Now typically the pros would use cupping to taste various coffees at the one time. If you find yourself cupping more than one coffee remember to clean your spoon and palette with water between each coffee.

Coffee cupping is all about you, as a coffee lover, getting the best experience you can out of a coffee. When you sip from a cup of coffee you want all those flavour notes to just pop out at you. Coffee cupping is also a great way to help you find what you’re looking for when brewing the coffee through various methods. I use cupping as a starting point so when I take a certain roast of coffee and brew it through my v60, I know what flavours I should be getting and what flavours I shouldn’t be getting. This helps me to then decide how to adjust the grind, what type of brewer is best to use etc.

You can grab a few cupping bowls here.


Kenya Gichugu PB – Bailies Coffee

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Trying to hold onto those summer vibes so this is what is going into my cup at home most mornings. ‘PB’ stands for peaberry and that is what intrigued me about this coffee as I’ve never tried something of its kind before. I saw it advertised on Instagram a few weeks back and kept my eye out for its release. Peaberries are unique. They are round, pea-shaped beans that develop when only a single bean grows inside of a coffee cherry, instead of the normal two.

I’m a massive fan of African coffees as the flavour profiles that come with them are so full of flavour and this coffee isn’t an exception. The flavour profile for this beauty is Apricot, Pomegranate & Mandarin with Jaffa Cake aromatics. Come on, thats just incredible!

My main brewing method so far for this coffee has been my v60 and for me its worked well. I’ve gotten everything I’ve needed out of this coffee, the fruity tones are coming straight to the top. It has a medium body and quite a light texture which makes it such an easy drinking coffee.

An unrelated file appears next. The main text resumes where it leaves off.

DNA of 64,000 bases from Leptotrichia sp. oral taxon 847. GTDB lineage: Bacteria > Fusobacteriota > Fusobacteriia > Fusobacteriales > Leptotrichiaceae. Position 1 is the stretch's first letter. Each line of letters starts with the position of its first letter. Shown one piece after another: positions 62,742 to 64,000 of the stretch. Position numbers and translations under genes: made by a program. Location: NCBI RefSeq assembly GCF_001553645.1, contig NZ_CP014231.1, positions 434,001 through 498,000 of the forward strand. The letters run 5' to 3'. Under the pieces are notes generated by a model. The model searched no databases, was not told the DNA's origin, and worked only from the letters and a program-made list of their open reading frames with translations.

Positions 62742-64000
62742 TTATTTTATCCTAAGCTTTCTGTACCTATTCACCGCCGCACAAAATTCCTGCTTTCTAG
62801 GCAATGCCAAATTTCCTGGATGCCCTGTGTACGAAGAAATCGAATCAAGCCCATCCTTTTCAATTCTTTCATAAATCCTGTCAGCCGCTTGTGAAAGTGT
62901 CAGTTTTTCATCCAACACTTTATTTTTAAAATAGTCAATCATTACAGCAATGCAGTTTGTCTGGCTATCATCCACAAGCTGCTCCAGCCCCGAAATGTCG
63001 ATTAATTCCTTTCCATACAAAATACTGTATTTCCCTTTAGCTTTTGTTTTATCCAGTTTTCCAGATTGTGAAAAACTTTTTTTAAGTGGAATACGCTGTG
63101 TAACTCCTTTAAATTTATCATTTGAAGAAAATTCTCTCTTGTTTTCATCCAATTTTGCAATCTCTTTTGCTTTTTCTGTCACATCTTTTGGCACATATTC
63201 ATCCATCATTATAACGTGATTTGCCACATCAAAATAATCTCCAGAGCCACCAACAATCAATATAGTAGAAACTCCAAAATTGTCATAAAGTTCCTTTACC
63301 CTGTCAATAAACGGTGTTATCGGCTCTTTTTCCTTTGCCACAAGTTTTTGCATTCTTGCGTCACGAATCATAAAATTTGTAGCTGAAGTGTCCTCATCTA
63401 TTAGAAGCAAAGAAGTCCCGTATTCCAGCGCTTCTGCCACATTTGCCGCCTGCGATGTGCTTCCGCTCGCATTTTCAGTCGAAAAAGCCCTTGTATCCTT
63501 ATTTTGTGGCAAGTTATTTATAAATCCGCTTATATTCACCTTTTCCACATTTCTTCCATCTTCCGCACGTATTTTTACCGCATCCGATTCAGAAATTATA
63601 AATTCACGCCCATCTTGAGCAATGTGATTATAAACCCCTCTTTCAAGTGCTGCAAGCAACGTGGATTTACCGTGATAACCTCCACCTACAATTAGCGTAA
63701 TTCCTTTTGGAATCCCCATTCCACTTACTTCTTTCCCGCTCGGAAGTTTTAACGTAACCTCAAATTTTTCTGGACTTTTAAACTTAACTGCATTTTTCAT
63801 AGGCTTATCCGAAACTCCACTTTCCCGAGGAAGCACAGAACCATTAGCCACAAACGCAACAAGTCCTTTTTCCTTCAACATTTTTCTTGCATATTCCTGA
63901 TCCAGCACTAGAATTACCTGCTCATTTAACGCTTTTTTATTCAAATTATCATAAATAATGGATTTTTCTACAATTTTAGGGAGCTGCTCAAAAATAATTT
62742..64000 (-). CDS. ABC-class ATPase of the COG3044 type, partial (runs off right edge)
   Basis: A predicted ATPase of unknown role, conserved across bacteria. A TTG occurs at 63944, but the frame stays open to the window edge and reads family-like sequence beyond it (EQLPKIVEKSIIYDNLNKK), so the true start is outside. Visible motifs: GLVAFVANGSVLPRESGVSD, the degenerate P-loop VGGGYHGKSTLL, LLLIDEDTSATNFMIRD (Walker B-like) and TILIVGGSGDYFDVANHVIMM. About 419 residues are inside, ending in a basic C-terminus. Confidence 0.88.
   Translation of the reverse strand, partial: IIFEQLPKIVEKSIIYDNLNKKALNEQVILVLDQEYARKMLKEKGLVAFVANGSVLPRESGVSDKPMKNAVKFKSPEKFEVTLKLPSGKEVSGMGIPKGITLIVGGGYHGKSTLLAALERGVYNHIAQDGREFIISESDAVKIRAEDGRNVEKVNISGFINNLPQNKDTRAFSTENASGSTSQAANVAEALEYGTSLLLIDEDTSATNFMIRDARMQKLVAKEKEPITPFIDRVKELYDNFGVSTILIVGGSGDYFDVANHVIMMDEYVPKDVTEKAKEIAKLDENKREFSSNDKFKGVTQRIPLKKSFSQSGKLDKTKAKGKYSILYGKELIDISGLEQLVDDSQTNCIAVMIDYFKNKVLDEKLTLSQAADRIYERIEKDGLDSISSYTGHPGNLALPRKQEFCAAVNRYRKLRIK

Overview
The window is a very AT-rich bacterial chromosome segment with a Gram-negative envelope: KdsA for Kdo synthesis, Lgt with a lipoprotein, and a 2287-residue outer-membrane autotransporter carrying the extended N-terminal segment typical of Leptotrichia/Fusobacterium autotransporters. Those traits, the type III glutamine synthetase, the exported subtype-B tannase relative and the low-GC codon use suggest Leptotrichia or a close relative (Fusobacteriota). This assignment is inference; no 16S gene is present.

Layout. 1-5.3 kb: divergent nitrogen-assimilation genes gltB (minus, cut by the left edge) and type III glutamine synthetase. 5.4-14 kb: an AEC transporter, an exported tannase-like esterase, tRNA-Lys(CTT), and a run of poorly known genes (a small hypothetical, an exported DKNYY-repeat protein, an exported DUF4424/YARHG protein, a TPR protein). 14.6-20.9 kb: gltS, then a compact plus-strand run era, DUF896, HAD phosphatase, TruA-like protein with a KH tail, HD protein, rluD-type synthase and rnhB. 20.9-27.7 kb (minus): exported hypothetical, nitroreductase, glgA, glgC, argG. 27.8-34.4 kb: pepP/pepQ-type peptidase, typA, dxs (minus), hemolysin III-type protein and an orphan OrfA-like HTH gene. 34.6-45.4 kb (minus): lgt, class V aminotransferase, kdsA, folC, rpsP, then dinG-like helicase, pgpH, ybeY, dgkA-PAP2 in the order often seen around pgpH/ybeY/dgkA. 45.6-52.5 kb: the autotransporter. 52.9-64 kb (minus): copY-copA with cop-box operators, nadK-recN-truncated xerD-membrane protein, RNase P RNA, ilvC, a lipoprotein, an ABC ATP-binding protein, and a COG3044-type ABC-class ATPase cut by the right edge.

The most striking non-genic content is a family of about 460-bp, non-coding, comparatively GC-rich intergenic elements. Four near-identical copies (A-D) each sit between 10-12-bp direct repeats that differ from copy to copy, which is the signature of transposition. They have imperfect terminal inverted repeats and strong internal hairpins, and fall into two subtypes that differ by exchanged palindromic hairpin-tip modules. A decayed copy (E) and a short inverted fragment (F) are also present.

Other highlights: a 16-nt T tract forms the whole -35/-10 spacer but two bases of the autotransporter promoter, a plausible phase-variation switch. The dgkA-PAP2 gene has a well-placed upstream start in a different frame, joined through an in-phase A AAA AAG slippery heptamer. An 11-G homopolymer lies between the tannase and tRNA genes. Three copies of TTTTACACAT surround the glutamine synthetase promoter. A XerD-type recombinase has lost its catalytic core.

Country: Kenya
SL28, SL34, Ruiru 11
Kamviu, Gichugu and Manyatta

You can grab yourself a bag of this coffee here. Enjoy!


Drip Filters: Which one is best for you?

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I was recently presented with this question from a friend I had over for coffee. I opened one of my cupboards and he saw the various drip filters that I have. When he first asked me if these really made a difference I said ‘Yes’… but when he then asked why, I could only muster up a brief explanation about oils and how it may effect the acidity… So this piece will hopefully be just as informative to me as it is to you! When it comes to drip brewing there are 3 main filters. These are: paper, cloth and metal.

Throughout this post I’ll be using terms like body and texture, so just so I don’t lose you here’s a quick run down of what they mean. When talking about the body and texture this is essentially all about how it feels in your mouth. Body can sometimes be described as being light or heavy whereas texture would be described as syrupy or thin.

Paper filters are what I would use the most. I was recently in Japan and bought myself a bit of a stock pile that I’ve been working my way through. Paper filters would be the most popular among pour overs, for example- the Hario v60. Paper filters are a one time use but super easy to clean up as most of these decompose with the coffee. Filter paper would be the more popular out of the three to prevent oils passing into your cup, which therefore helps produce the smoothest coffee texture.